Here’s the technique I used:

  1. Measure and cut out wrapping paper to fit drawer front.
  2. Lightly sand the drawer front to create a slightly rough surface.

img_1503

3. Paint the Mod Podge on to the drawer front (a medium-think layer using a standard paint brush.)

4. Paint the Mod Podge onto the back of the wrapping paper.

5. Carefully place the paper onto the drawer front and smooth out, making sure there are no air bubbles. The Mod Podge blog recommends using a ‘Brayer’ for this but as it was sitting in my Amazon wishlist not yet ordered I used a foam roller and my hands instead. It turned out well but I will definitely be ordering the Brayer soon for a really smooth finish now that I have got the decoupaging bug!

img_1504-1

6.Leave to dry for 15-20 minutes.

7. Apply the first top coat of Mod Podge. I did this by painting it on to the paper then using a foam roller to smooth it out as I don’t like to see brush strokes. It goes on white but dries clear and glossy (though you can buy other finishes, e.g. matt.)

 

img_1506
can you tell I was working late?!

 

8. Using a sanding block I sanded the edges to remove any remaining bits of overhanging paper and create a clean line. See this pin I saved for an example of how this works. I found it worked well but needs a bit of practice to perfect. The other option is to cut the paper to the perfect size in the first place (not generally the way I roll!)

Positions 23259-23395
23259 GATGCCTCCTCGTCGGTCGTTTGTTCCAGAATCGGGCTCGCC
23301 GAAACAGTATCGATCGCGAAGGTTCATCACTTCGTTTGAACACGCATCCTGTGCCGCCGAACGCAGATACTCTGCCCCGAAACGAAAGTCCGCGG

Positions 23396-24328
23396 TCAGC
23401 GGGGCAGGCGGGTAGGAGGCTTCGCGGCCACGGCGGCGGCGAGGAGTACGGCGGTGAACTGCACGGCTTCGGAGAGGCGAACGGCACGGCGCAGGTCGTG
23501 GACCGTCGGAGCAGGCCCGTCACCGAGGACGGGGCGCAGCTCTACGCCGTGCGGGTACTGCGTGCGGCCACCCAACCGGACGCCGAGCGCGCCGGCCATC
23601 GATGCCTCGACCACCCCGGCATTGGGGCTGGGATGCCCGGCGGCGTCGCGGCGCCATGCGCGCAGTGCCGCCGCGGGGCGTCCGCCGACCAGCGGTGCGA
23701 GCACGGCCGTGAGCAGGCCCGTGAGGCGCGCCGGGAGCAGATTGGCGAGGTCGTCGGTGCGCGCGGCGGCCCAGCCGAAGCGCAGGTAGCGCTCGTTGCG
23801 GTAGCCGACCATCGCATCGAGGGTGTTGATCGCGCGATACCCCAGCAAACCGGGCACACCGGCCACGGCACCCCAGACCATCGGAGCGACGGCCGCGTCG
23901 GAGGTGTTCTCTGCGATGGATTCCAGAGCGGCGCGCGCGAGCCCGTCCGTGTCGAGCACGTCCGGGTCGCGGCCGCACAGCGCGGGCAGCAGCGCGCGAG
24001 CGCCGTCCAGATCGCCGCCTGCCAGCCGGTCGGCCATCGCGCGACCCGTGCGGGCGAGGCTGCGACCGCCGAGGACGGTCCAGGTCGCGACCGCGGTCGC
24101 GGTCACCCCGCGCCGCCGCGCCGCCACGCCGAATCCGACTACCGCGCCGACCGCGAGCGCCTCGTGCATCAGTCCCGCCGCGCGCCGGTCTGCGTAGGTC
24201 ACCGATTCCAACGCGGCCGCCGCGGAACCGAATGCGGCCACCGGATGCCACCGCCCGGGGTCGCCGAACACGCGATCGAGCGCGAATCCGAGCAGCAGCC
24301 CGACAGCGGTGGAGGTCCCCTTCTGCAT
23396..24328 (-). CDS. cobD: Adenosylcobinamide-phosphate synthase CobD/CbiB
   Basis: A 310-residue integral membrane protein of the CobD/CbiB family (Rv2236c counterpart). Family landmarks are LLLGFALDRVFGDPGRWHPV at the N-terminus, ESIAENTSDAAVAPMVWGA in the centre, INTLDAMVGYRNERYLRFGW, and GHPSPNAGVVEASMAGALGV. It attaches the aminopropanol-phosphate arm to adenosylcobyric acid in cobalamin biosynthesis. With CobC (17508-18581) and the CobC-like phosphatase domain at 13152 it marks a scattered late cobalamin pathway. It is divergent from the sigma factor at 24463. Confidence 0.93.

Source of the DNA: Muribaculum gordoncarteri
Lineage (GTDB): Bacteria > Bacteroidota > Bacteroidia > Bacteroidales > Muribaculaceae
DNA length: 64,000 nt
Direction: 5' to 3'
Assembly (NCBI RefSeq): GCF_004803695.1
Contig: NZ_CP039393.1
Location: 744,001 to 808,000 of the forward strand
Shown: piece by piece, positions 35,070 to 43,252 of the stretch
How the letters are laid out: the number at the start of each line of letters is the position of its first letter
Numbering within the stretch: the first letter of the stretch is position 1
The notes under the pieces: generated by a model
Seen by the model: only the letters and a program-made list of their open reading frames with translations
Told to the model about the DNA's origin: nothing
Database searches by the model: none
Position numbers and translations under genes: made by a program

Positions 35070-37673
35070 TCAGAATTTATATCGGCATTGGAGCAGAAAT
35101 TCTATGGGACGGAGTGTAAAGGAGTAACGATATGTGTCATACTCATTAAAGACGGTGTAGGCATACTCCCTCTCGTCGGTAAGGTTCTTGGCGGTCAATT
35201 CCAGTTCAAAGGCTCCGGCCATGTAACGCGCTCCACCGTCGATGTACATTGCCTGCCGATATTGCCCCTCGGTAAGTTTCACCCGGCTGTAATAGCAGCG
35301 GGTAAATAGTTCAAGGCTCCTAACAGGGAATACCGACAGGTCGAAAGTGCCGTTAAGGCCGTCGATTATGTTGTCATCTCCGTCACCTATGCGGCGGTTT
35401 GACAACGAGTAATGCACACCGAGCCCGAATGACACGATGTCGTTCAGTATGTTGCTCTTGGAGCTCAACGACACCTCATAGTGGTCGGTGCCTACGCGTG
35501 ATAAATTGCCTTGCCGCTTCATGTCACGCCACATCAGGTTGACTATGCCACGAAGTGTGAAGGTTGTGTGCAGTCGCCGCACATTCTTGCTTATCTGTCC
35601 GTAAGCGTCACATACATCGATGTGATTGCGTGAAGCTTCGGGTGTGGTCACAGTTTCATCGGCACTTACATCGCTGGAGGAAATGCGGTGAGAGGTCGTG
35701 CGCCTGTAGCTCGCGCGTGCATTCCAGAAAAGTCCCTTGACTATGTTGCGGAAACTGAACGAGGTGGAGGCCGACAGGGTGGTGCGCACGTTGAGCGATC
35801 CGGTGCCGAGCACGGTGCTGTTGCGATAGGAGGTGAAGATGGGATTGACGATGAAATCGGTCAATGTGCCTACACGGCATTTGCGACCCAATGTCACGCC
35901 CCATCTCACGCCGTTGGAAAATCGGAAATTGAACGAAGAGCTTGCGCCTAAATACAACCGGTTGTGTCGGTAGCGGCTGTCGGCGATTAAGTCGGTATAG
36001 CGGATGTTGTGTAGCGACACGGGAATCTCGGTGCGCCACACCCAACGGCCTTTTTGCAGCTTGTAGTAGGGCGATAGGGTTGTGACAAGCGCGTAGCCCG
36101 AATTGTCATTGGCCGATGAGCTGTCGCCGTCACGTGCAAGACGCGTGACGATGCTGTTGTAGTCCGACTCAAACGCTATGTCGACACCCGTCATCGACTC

img_1508

9. Wait again and add a couple more layers if you like. I did 3 in total then added a spray of Valspar’s clear sealer as added insurance against knocks/scrapes but this is probably overkill!

Alex loves the drawers and I am pleased as well. I’m also considering adding some proper 3D Lego bits into the mix or maybe painting the wood or papering more so this may feature in a future update. Decoupage is definitely a fun, straightforward technique which takes relatively little time and has endless possibilities so I would highly recommend it.

Thanks for reading and for anyone who doesn’t want to miss any posts please follow as they don’t all go on my Facebook. I still have my eye on painting the old chair outside now that the weather has improved so that may be my next post (but who knows, the sofa is still a possibility despite some setbacks in the testing phase!) I forgot to take a before picture this time but since I kept one drawer of each colour the same I hope I get away with it 🙂

DI-WHY?? (chalk paint gone wrong)

You may remember me briefly mentioning in my last post that I had some trouble with the second blue chair on my craft table project. ‘Some trouble’ unfortunately turned into another DI-WHY disaster.

I first noticed a problem when I went to do the first layer of wax and realised that the brush was still wet. Paint started smearing and looking funny and the wax went cloudy so I ended up doing another coat of paint then more wax then sealer (and maybe even more, I just kept going with various brushes!) hoping it would all be o.k. Unfortunately within 5 minutes of my son Alex flopping all over it it looked like this…

 


Oh dear!

I ended up having to scrape all the paint/wax/sealer off and trying to work out what went wrong. The wet wax was definately one issue but I also suspected I had forgotten to spray down the chair with water before putting on the paint. I’ve read that if you don’t do this when painting fabric, leather etc. the paint can sit on top rather than absorb in and then crack.